Civil Unions are not recognized by the federal government, so couples would not be able to file joint-tax returns or be eligible for tax breaks or protections the government affords to married couples.


    The General Accounting Office in 1997 released a list of 1,049 benefits and protections available to heterosexual married couples. These benefits range from federal benefits, such as survivor benefits through Social Security, sick leave to care for ailing partner, tax breaks, veterans benefits and insurance breaks. They also include things like family discounts, obtaining family insurance through your employer, visiting your spouse in the hospital and making medical decisions if your partner is unable to. Civil Unions protect some of these rights, but not all of them.

    But can’t a lawyer set all this up for gay and lesbian couples?

    No. A lawyer can set up some things like durable power of attorney, wills and medical power of attorney. There are several problems with this, however.

    1. It costs thousands of dollars in legal fees. A simple marriage license, which usually costs under $100 would cover all the same rights and benefits.

    2. Any of these can be challenged in court. As a matter of fact, more wills are challenged than not. In the case of wills, legal spouses always have more legal power than any other family member.

    3. Marriage laws are universal. If someone’s husband or wife is injured in an accident, all you need to do is show up and say you’re his or her spouse. You will not be questioned. If you show up at the hospital with your legal paperwork, the employees may not know what to do with you. If you simply say, “He’s my husband,” you will immediately be taken to your spouse’s side.

  • akaison

    Thanks for posting that Robert. One of the more difficult things with this issue is to separate out from people’s mind that this is just a question of word choice versus their ignorance (and I am talking to you Truth) over what marriage means legally. By the way, if you want to see a real world example of the difference legally , then you should look at NJ which now has civil unions,but affords less rights. The reason why marriage is actually easier is because the laws are already set up for it. Unions are harder because its a new entity for which neither the private sector or public has any history in the US (at the federal, state and interstate ) levels- this matters a lot when it comes to apply laws equally. To have civil unions work on an equal basis with marriage would require changing federal, state, intertate law.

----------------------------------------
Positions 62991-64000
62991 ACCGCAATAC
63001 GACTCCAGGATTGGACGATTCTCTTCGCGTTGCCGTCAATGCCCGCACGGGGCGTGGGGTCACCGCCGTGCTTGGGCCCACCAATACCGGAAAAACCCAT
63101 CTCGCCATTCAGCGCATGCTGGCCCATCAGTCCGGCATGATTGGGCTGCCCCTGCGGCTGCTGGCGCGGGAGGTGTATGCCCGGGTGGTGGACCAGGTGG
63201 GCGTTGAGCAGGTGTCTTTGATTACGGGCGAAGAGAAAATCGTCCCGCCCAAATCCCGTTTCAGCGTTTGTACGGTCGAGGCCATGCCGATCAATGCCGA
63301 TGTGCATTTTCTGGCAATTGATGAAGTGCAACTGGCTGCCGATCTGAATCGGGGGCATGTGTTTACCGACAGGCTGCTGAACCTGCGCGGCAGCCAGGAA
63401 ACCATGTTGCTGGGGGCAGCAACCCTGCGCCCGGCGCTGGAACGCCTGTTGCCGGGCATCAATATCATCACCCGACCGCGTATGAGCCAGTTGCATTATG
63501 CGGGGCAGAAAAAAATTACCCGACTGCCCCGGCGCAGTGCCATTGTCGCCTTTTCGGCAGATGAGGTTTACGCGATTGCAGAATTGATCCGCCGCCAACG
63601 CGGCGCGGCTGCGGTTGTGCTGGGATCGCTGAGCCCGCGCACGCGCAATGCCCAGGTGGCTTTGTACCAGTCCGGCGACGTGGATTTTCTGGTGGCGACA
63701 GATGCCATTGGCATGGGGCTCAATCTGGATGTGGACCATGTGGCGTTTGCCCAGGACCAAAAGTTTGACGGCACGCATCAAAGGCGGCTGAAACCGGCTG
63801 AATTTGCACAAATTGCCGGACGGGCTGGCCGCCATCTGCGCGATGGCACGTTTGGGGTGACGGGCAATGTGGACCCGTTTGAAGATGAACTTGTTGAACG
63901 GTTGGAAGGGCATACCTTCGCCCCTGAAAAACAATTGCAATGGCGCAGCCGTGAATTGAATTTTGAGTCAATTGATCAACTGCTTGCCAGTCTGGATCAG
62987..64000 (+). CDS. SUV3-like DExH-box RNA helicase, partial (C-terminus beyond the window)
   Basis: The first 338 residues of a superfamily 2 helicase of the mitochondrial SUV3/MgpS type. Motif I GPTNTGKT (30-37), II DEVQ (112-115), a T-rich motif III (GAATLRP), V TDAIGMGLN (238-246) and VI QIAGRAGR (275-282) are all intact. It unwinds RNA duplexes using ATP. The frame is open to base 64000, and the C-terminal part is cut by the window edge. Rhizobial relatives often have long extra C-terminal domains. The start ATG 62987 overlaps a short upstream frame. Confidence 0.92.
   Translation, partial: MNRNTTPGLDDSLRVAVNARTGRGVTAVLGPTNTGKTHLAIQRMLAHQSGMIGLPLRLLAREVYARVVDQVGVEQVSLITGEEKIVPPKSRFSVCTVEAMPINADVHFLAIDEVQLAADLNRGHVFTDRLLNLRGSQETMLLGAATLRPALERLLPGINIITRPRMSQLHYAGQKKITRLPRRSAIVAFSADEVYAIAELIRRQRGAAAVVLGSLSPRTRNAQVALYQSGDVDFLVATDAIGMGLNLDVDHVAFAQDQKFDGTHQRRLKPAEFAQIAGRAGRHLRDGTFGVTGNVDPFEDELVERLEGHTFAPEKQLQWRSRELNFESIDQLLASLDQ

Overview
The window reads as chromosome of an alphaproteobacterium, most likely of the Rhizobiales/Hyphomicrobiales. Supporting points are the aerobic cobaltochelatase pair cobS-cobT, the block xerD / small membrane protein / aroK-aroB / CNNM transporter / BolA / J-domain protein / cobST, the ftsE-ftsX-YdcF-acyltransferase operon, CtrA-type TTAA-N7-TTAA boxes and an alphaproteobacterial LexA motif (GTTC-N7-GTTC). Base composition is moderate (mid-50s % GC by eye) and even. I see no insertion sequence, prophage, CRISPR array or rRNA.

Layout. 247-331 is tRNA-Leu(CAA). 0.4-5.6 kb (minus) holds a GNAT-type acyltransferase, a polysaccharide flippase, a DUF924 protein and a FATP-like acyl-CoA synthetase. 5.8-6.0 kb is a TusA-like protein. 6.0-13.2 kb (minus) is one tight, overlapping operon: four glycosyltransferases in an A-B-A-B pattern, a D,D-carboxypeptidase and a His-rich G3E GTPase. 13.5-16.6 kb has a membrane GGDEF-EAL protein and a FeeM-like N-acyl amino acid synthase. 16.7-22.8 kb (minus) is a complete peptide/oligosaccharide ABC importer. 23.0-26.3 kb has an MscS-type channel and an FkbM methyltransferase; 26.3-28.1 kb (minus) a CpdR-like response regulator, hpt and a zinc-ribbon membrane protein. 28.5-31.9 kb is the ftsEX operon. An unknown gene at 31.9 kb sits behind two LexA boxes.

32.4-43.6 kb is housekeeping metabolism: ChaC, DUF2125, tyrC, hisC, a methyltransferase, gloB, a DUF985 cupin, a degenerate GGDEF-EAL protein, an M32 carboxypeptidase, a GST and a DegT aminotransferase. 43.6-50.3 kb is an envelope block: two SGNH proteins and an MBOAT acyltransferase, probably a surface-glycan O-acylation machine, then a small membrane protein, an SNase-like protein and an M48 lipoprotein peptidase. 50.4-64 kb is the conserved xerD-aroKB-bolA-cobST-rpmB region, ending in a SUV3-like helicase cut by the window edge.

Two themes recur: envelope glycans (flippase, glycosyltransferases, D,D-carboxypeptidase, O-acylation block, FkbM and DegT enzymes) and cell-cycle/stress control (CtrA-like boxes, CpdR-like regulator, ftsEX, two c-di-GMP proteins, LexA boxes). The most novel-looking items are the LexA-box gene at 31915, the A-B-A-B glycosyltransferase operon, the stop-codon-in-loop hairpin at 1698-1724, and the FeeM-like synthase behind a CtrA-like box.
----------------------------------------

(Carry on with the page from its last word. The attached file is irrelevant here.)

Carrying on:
• Charles J. Mueller

    I thank you for that posting as well, Robert. As a person who has been involved in a multi-national relationship for the past five plus years, I relate only too well to the differences between a civil-union and a marriage.

    Because we cannot legally marry either in the Philippines or in the US, I have been forced, like many other Americans, to choose between my country and my family and am obliged to maintain two households in order to be with my partner for a portion of each year.

    Despite my ability to support him financially, I cannot even get him into the USA on a student visa, much less a visitors visa. It sucks. Big time.

    Corrective unconscious has been making similar posts to yours for more moons than I can keep track of on, but I never cease to be amazed by the sheer number of gays who insist that the two very different terms (and results) are just a matter of semantics.

    As the old adage goes, I guess these misinformed people will never realize the difference between civil-unions and marriage, until they are forced, as I have been, to walk a mile in another man’s moccasins.

  • crazylove

    The problem with the gay community is that it promotes the Peter Pan syndrome, and has been doing so since the gay movement started with being mostly a sexual liberation movement back in the 1970s. I am getting this mostly second hand from my older gay friends.

    Because of this, there is often a hedonism that doesn’t really want to fight for anything, but rather wants to party or just hang out. Unless it directly affects them right now this moment or will eventually effect them directly, they don’t care. Hence why the money was so annemic. Hence why the right is often more focused on taking our rights than we are on protecting them.

    Yes, there was a brief period was this was not true in the 1980s. But, that period is mostly dead. Hence, the reason you find that even many gay people have no idea what they are talking about when discussing civil unions versus marriage.